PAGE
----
19 November, 2009 at 9:18 pm (art, blue-eyed crow, Uncategorized, work) (, , , , , , , , , , , , , , , , , , , , , , , )

An experiment gone awry.

I love a bit of decay incorporated into things, which is why I love old buildings, Michael Eastman’s photos, and the furniture I inherited (although a small fund to keep the chairs glued and un-wobbly would have been a good thing to inherit along with). I’ve been working on a way to include that in some of my pieces, but how best to partially destroy my work?

Here is a piece I’ve been wreaking minor destruction on, pre-destruction:

It definitely needs some decay, so I go to work on it, trying to balance giving it some integrity while still leaving it vulnerable:

Then I become Kali, speeding up the destructive force of time, and the result is:

Far too much decay!

Tomorrow, back to the easel, so to speak. I will repair it to wreak (less) havoc on it another day.

At least it won’t need this treatment:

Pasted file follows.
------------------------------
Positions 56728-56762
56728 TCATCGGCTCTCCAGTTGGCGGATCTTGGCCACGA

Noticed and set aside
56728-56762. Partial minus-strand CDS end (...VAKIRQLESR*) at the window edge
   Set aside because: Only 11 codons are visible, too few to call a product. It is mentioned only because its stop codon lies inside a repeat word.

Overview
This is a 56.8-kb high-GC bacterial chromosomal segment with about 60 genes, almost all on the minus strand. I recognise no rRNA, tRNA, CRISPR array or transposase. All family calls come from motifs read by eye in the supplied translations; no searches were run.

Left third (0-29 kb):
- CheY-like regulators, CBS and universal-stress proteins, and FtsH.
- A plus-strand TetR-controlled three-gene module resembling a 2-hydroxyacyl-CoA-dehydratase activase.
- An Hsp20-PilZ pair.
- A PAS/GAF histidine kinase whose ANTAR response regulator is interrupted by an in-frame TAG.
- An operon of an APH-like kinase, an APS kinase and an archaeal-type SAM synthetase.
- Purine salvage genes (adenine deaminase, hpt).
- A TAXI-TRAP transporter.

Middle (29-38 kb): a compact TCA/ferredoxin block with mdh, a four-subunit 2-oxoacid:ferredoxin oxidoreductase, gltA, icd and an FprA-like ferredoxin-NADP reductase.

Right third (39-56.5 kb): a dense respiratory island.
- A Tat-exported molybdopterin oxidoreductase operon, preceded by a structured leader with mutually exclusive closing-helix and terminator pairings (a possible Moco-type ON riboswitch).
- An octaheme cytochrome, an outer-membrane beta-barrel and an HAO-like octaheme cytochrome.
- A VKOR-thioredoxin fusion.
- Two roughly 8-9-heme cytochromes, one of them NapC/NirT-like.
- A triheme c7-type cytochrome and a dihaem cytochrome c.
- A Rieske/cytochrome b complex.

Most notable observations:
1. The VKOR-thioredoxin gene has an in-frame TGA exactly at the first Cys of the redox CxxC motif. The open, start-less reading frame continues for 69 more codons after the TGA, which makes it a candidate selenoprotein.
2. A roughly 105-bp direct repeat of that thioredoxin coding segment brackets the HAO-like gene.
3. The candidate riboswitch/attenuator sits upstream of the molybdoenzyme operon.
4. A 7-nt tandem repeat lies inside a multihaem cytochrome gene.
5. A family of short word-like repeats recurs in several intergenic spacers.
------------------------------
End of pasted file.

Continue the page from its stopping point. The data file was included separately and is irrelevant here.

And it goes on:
Done to erase the result of another experiment. One not to be repeated.


  1. Mike Jennings said,

    Don’t throw the end result on the scrap heap just yet. It’s not the foreground piece you wanted but it can certainly be salvaged as the background or an element in something else. Right now it’s still got some evocative mystery to it. Murking it up even further with beeswax or a couple coats of gel medium would make it indistinct and intriguing.

  2. Derek Hodkin said,

    these are good . . a possible new direction and after all roses and butterflies are ephemeral things . . like all of us!!

  3. blue-eyed crow said,

    Thank you, both of you. I do love some mystery, I just thought this piece might have a bit too much! And this flower and butterfly were definitely ephemeral.
    I’m having trouble keeping to the Middle Path – the pieces I’ve reworked end up looking either un-damaged or overly damaged, so I’m going to experiment with making some look aged as I create them instead of attacking them afterwards.

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